Recently, I was contacted by a mutual colleague after the Kansas City Star posted an article about Michael Burnes, the granddad of this city’s gay bars. The first thing my friend said was that she couldn’t believe I’d give a quote like that to the Kansas City Star.
And that was only the beginning. Within hours, I had heard from many people, and they all wanted to know: How was it possible that the only comment I could offer about Michael Burnes and Missie B’s was a negative one about bachelorette parties in the bar?
How did this happen?
The reporter initially contacted me because a good friend of mine had suggested she call me for background information on Burnes and his bar. She told me she’s a married woman who lives out in the country and didn’t know much about the gay bars. As a favor to my friend, I thought I was basically giving the reporter a “Gay 101” lesson on the history of what Burnes has done for Kansas City.
I do not recall being told that I was being interviewed for a story, nor was I told that our conversation was being recorded. She also got my title wrong — I’m not the editor, but the editorial director. And she described Camp as the “magazine for the gay/lesbian/bisexual /transsexual community.” We don’t use the word “transsexual” and instead use “transgender.”
After I read the story, I immediately called the reporter and told her how shocked and angry I was that she quoted me in the story. I had told her about how Burnes has been a legacy in this city, having opened bars like the Dixie Belle, DB Warehouse, and others before opening Missie B’s. I had spoken of how philanthropic and generous he has been to the community and about the Angel Tree fundraising campaign for a health-care clinic every holiday season at Missie B’s.
And I spoke of one personal story: My former partner and I wanted to raise money for the Julie Geis scholarship fund after this important lesbian woman from Kansas City died tragically in the World Trade Center on Sept. 11. We asked Burnes for a $500 loan to get our T-shirts printed with the slogan “These Colors Don’t Run.” He lent us the money, and we sold the shirts at various bar events. We raised nearly $4,000 in sales for the fund. When we tried to return the $500 loan, Burnes said just to keep the money for the scholarship fund. As a veteran and a good person, he was that generous to the cause.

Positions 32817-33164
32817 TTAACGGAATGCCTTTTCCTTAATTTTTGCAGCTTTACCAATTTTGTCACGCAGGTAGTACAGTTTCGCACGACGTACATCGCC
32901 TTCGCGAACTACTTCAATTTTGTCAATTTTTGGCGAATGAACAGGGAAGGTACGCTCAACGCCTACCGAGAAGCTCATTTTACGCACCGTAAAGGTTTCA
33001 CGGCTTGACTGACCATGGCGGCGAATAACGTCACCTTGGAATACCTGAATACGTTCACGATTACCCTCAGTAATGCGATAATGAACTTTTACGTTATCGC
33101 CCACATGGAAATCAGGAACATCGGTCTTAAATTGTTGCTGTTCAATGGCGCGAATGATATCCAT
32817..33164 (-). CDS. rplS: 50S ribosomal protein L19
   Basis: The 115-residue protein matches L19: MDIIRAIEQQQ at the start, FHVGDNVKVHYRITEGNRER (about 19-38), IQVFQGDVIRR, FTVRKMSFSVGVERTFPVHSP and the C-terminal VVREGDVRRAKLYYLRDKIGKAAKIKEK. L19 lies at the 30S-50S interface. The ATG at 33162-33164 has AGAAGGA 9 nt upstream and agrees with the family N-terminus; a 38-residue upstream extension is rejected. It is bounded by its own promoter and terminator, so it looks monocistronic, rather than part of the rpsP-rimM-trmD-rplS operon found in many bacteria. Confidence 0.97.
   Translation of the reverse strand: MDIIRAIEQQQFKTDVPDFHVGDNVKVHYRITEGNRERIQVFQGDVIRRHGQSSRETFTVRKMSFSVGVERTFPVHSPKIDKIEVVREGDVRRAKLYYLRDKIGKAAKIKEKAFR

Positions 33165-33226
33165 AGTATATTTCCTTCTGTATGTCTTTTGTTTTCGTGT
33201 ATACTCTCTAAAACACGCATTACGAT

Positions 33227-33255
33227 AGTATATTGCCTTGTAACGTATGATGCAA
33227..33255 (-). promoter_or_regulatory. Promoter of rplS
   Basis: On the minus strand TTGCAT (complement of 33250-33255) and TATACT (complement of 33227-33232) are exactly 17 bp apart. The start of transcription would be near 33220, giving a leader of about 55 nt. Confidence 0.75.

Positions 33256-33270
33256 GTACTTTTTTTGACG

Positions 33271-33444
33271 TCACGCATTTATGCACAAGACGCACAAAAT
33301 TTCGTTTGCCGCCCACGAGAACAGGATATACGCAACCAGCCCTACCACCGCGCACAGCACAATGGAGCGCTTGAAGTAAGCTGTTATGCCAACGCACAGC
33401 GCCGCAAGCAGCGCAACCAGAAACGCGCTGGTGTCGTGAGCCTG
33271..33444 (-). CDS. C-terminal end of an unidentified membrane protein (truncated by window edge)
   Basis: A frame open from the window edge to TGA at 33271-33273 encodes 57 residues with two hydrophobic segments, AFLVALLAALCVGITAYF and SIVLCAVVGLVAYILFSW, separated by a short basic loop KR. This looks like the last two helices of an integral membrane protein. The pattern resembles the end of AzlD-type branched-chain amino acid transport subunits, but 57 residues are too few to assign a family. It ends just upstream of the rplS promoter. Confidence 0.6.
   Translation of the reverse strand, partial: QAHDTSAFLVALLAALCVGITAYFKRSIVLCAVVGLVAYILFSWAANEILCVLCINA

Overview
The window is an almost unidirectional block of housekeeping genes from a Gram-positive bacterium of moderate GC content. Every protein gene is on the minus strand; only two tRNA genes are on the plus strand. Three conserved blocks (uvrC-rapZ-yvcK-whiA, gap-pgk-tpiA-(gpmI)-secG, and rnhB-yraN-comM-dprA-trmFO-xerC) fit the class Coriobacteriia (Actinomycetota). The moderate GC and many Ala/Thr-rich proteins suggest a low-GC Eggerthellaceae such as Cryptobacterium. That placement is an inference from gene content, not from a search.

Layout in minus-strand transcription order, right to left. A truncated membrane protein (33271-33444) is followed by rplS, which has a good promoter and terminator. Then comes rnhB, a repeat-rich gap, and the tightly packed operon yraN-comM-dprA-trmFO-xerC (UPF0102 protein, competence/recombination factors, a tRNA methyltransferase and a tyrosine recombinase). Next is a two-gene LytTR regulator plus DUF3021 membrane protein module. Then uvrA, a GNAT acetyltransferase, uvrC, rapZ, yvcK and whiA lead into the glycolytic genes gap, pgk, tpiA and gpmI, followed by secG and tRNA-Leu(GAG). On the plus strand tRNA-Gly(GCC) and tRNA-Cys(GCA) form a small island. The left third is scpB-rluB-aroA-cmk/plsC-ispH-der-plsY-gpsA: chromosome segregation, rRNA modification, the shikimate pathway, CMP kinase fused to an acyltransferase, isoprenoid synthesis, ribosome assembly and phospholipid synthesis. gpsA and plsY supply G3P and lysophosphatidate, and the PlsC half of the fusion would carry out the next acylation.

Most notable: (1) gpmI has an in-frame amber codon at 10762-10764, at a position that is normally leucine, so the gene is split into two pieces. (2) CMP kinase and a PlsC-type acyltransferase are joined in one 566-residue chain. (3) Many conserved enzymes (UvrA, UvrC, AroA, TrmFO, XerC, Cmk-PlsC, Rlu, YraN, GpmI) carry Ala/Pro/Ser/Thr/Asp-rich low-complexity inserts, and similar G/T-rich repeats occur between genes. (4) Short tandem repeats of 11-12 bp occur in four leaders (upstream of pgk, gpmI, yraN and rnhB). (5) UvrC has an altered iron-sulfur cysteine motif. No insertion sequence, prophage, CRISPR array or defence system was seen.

The reporter used none of the good things that I said about Burnes, but only a negative comment about how I feel personally about bachelorette parties in gay bars. I’ve been candid about this issue to my friends: I think bachelorette parties in gay bars are disrespectful of LGBT people who can’t marry in Missouri and Kansas. But that’s my personal opinion.
I told the reporter that if I had wanted to make that kind of statement in print, I would have done it many months ago on the editorial page of Camp.
Overall, the Star article was favorable about Burnes. I just wish the reporter had told me she was interviewing me and recording my comments for her article.
When I interview people for stories in Camp, the first thing I tell them is that I’m recording the conversation and that any time they want to tell me that something is off the record, it remains off the record. Often people say things in the interview that I don’t print, even though they didn’t say it was off the record, because I know it would embarrass them.
So just to clear the record: My comment about bachelorette parties in gay bars that the Star reporter used was only my personal opinion. It wasn’t about women or straight people in general. It was about marriage equality and being respectful. I apologize to any LGBT people who were offended or who thought I was speaking for the community.

Whether you're spreading truth, information, or love, traveling abroad for humanitarian reasons can have risks. Detained American journalist in Myanmar, Danny Fenster, is to be released from jail, and to fly home soon. But it doesn't always end well for every foreign national attempting to do good in a foreign country.

The missionaries consisting of sixteen Americans and one Canadian kidnapped by the Haitian “400 Mawozo” gang on October 16, is extremely scary. The gang has threatened to kill the humanitarian Christians if a million dollar per person ransom is not fulfilled. The group consists of men, women, children and an eight-month-old baby.

Keep reading Show less

The Black Trans Fund, incubated at Groundswell Fund, and Grantmakers for Girls of Color launched the Holding a Sister Initiative, the first-ever national fund explicitly dedicated to transgender girls and gender-expansive youth of color.

Dr. Monique W. Morris, president and CEO of Grantmakers for Girls of Color, and Bré Rivera, program director of the Black Trans Fund are together spearheading the Holding a Sister Initiative to bring attention and resources to organizations supporting trans girls of color, normalize concern and investment in their success, and create learning opportunities for cis and trans girls of color to move in deeper community with one another.

Keep reading Show less